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“Buyer Beware”

It’s an exciting time to be in the identity security business. It has become an essential mandate for enterprises to revisit their cyber security strategies to ensure they protect their data, finances, reputation and overall survival in today’s digital world. Identity security has become the bedrock in a subset of broader cybersecurity strategies and is foundational to any successful cybersecurity strategy.

In the ever-evolving threat landscape, cybercriminals use advanced malware, phishing tactics, ransomware and zero-day exploits that are harder to defend against with traditional security measures. On top of that, it is difficult for enterprises to understand what modern cybersecurity strategy and architecture should look like, making it a very confusing time to be an acquirer of security technologies. And it’s certainly not helping that there are conflicting terminologies used interchangeably to describe solutions to these complex problems. For example, today we hear about “converged identity platforms,” “workforce identity platforms” and an assortment of other buzzwords and terms that companies are creating and using to try and differentiate the solutions they are bringing to market. It’s becoming an ongoing challenge to tell what’s real, what’s proven and what’s simply “buzz”? While everyone is well-intentioned, many “advisors” often exacerbate the challenges by adding confusion rather than demystifying the market for buyers, and invariably send today’s buying community down the wrong path.

The technology world has always had a bit of a “copycat” culture, and lately, we’ve seen a few new terminologies introduced, for marketing purposes primarily, that are now spreading. Specifically, “Converged Identity Platforms” or “Workforce Identity Platforms” are two interchangeable terms that are being socialized as of late. At first glance, “Workforce Identity Platforms” sounds like it might be the “next-gen” identity security solution buyers are eager for today. But when you drill down into it, “Workforce Identity Platforms” for the most part is just another way of saying “convergence.” In the identity security world, convergence essentially means taking pieces of solutions, like access management, identity governance and legacy privileged access management and combining them. To be clear, this is not “unifying” or “integrating” with a common set of data and a policy-driven framework.

Workforce Identity Platforms or converged platforms invariably strip away core capabilities in the name of streamlining or simplifying the three technologies (access, governance and privileged access) into one via a hosted platform. The converged approach is underpinned by technologies that are initially designed to tackle contemporary identity challenges yet intrinsically outdated, which can lead to patchwork solutions that neglect the inherent complexities of today’s identity security scenarios, including the rise of AI and escalating access intricacies.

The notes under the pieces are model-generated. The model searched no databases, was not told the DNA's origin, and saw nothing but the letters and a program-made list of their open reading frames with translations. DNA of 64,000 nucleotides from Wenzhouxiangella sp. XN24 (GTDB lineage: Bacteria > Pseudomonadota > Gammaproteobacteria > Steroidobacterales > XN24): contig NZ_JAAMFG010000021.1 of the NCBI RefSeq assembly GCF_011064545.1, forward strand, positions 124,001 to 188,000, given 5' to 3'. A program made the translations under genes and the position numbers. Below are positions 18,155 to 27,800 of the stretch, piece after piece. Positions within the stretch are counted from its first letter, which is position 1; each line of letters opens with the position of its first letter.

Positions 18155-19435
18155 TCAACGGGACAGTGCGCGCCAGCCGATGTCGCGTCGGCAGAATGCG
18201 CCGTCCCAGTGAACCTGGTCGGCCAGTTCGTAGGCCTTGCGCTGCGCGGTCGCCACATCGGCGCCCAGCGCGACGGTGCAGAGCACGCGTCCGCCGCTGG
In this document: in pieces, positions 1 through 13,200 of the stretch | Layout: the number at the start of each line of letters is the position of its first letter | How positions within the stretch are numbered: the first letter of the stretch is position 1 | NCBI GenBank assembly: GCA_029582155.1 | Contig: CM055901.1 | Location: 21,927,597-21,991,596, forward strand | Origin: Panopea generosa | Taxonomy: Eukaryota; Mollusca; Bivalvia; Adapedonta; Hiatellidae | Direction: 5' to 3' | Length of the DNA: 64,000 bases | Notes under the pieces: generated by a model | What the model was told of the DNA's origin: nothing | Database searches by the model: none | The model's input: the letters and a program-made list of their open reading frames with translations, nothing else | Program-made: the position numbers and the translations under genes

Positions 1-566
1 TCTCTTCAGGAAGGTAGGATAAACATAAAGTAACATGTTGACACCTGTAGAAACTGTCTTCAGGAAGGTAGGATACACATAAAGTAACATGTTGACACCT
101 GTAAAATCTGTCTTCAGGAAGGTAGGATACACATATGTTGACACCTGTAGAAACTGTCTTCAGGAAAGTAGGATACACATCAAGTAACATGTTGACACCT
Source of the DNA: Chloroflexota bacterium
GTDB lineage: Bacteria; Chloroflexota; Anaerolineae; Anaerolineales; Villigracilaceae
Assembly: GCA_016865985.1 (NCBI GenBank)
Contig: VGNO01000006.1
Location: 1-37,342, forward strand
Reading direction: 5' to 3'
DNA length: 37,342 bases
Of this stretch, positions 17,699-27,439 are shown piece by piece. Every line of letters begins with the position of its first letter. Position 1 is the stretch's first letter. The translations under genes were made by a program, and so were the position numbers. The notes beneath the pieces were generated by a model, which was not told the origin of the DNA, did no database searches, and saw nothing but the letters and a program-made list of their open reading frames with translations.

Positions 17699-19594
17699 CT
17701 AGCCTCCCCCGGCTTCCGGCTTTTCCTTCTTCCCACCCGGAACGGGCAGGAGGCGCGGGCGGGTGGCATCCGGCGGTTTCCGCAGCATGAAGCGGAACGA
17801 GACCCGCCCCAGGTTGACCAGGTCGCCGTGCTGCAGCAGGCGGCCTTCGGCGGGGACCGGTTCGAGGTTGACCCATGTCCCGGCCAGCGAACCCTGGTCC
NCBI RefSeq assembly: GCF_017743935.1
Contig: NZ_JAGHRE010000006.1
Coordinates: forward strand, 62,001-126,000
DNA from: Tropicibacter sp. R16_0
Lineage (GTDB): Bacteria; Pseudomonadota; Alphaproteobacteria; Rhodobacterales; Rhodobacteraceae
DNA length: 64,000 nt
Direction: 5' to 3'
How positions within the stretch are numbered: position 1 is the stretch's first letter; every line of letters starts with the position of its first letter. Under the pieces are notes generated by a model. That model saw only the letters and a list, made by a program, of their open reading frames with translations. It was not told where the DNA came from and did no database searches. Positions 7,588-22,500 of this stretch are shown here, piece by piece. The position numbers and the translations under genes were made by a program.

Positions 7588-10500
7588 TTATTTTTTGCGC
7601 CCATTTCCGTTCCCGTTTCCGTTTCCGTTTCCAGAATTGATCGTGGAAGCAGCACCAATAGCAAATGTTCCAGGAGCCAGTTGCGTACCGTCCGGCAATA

It’s important to note, this converged approach oftentimes over indexes on identity access management needs such as SSO and MFA while missing the foundational role identity governance plays.  And that’s where the danger resides. When a converged platform is heavily skewed towards access management, it simply opens the front door to more cyberattacks. As the threat landscape continues to evolve, we are seeing access management emerge as a new attack vector introducing increased vulnerability for enterprises. This risk is magnified when access management is treated as a cornerstone of a convergence strategy but without a cohesive integration or policy framework that unifies it with the rest of the identity management solutions.

This is just one sliver of solving the identity security challenge for enterprises today. It’s a complex problem that demands a solution that delivers the depth of policy controls to keep up with the ever-changing nature of the enterprise identity landscape. If governance isn’t properly prioritized, the consequences can be significant and the risk inordinate.

Now. Let’s take a step back from these terms and think about the big picture. What problem should enterprise identity security solve for? Managing and securing all enterprise identities and their access (both regular and sensitive access) to critical data, applications and cloud resources – at any speed and scale that your business requires. That’s the goal. The only way that is achieved is through an identity security platform that shares a common set of data and policy and is fueled by AI and ML technologies. This breaks down the silos still existing in the convergence approach and is THE next-gen approach to identity security. One that is unified. Accelerated. Enterprise-class. And importantly, grounded in governance. If the scenario I just described sounds like the shape and speed your business is taking, don’t let the latest industry buzzword distract you and take you down the wrong path. Take the proverbial step back and think about the business you’re in, the challenges you face, the risk in your business today and the business outcomes you’re solving for. Work back from there, and you will begin to have a better understanding of what your cyber strategy is lacking to confidently secure your enterprise in an ever-challenging cybersecurity world.  

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